What we’re reading this week is here. Feedback welcome.
- A special section in Science Magazine this week looks at HIV infection in Russia and Ukraine, examining the spread of the disease in the two countries. A photo gallery accompanies the series, highlighting researchers, clinicians, advocates, and affected communities. Russia and Ukraine together account for 90% of HIV infection in Eastern Europe.
- Two medical students released an opinion piece this week on the Global Health Initiative that opposes the Initiative’s funding of maternal and child health at the expense of HIV/AIDS, arguing that global health programs should instead be supported together. See our post on this yesterday for more analysis. From the commentary:
The idea that differing global health initiatives must compete with each other lacks not only ethical legitimacy but also scientific merit. We believe that MCH need not be framed in opposition to PEPFAR. Confronting illness in isolation – whether by funding PEPFAR at the expense of programs that target MCH or vice versa – cannot be our way forward. Given the intimate connection between HIV/AIDS and MCH, we affirm supporting PEPFAR and MCH programs together.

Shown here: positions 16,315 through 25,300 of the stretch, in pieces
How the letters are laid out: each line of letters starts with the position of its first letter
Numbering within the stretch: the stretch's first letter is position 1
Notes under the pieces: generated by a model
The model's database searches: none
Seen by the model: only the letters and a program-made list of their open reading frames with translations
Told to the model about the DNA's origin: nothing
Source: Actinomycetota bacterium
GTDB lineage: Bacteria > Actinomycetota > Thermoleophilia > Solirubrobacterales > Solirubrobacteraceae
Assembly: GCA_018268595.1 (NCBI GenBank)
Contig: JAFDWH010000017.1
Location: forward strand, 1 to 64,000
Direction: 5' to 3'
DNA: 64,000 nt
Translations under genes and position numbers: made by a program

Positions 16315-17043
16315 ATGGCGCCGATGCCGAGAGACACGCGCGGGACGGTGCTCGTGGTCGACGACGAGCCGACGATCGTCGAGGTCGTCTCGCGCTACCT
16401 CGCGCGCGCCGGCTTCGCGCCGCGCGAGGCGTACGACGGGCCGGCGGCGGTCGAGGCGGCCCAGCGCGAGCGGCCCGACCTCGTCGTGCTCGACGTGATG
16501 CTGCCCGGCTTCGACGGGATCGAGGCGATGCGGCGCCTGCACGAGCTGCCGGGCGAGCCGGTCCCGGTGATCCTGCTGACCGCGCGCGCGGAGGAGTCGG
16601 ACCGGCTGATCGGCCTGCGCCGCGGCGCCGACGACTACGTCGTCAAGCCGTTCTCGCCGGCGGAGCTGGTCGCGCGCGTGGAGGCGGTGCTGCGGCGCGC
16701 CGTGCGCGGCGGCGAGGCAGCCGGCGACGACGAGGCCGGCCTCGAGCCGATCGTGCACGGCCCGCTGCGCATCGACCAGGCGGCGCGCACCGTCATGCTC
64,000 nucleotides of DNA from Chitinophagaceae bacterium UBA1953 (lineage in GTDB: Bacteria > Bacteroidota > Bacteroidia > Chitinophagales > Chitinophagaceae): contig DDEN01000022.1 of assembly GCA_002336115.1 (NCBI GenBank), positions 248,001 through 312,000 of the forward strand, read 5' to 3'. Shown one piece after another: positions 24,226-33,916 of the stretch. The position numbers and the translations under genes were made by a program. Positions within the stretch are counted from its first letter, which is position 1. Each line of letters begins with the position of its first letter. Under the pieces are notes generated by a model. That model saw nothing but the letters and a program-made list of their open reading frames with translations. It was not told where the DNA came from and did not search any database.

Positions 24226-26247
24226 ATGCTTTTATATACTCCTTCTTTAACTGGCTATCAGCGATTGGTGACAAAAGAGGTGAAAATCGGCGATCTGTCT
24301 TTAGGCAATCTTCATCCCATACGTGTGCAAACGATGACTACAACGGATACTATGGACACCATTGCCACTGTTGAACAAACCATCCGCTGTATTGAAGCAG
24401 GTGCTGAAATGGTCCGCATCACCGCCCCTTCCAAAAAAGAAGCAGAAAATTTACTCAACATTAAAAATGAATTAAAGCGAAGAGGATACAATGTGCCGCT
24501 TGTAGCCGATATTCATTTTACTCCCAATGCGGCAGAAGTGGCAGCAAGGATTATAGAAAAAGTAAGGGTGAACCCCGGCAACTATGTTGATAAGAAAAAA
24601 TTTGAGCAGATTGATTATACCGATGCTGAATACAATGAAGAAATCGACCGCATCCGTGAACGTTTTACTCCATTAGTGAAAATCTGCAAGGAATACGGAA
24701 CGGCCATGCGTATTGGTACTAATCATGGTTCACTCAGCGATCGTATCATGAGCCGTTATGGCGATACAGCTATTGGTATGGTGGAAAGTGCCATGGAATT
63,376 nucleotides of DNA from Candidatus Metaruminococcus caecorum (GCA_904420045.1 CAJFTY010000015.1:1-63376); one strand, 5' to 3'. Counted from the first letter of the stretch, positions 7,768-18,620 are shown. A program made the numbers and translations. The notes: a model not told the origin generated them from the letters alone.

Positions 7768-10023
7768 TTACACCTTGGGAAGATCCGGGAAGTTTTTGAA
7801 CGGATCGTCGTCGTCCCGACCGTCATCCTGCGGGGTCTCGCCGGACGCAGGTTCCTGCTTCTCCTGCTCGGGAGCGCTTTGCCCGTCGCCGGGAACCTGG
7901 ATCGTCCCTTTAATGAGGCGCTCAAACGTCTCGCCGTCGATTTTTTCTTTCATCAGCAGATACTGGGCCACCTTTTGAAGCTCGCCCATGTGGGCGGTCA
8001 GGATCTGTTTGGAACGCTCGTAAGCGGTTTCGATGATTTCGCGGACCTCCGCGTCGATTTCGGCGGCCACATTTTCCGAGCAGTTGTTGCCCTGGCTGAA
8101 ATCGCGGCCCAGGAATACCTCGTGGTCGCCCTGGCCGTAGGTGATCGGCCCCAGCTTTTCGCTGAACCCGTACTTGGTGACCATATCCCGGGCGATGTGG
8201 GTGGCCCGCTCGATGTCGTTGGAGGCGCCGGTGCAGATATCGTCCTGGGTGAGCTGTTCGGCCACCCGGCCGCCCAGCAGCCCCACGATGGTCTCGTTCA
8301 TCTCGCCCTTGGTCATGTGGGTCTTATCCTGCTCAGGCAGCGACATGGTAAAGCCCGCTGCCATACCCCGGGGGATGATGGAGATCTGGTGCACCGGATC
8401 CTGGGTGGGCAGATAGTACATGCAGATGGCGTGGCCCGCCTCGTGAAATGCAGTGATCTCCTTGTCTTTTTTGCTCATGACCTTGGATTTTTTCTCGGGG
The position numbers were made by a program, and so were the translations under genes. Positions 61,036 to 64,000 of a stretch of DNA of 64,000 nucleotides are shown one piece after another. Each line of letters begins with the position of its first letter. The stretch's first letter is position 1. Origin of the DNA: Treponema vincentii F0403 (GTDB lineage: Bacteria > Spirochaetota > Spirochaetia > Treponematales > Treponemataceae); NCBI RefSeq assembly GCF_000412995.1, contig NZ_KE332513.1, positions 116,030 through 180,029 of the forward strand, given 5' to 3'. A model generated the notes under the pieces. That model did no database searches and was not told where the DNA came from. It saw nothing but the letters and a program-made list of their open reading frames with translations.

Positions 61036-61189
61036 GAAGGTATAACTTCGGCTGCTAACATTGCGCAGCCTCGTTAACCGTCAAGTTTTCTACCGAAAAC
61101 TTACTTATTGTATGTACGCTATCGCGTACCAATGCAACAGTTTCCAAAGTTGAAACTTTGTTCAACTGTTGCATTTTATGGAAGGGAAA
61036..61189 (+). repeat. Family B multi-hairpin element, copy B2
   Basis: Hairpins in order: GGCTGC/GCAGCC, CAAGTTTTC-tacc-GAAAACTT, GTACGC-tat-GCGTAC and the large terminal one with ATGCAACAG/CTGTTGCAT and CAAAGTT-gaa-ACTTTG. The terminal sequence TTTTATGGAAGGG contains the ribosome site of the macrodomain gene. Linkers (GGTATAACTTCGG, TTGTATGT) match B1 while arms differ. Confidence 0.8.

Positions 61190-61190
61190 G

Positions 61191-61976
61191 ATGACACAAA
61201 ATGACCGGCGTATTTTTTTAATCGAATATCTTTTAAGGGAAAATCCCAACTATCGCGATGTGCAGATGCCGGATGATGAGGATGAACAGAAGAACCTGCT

- Drugs already in development against tuberculosis could also help treat deadly tropical diseases, such as Chagas, African sleeping sickness and leishmaniasis. More details are available in the Reuters story.
- A VOA article looks at HIV/TB co-infection in Lesotho, where 80 to 90 percent of TB patients also have HIV. The article quotes Dr. Lee Reichman, a pulmonologist who has worked with TB for 40 years. “TB is everybody’s problem, and to control TB anywhere, you have to control TB everywhere.” The video version of the story accompanies this post.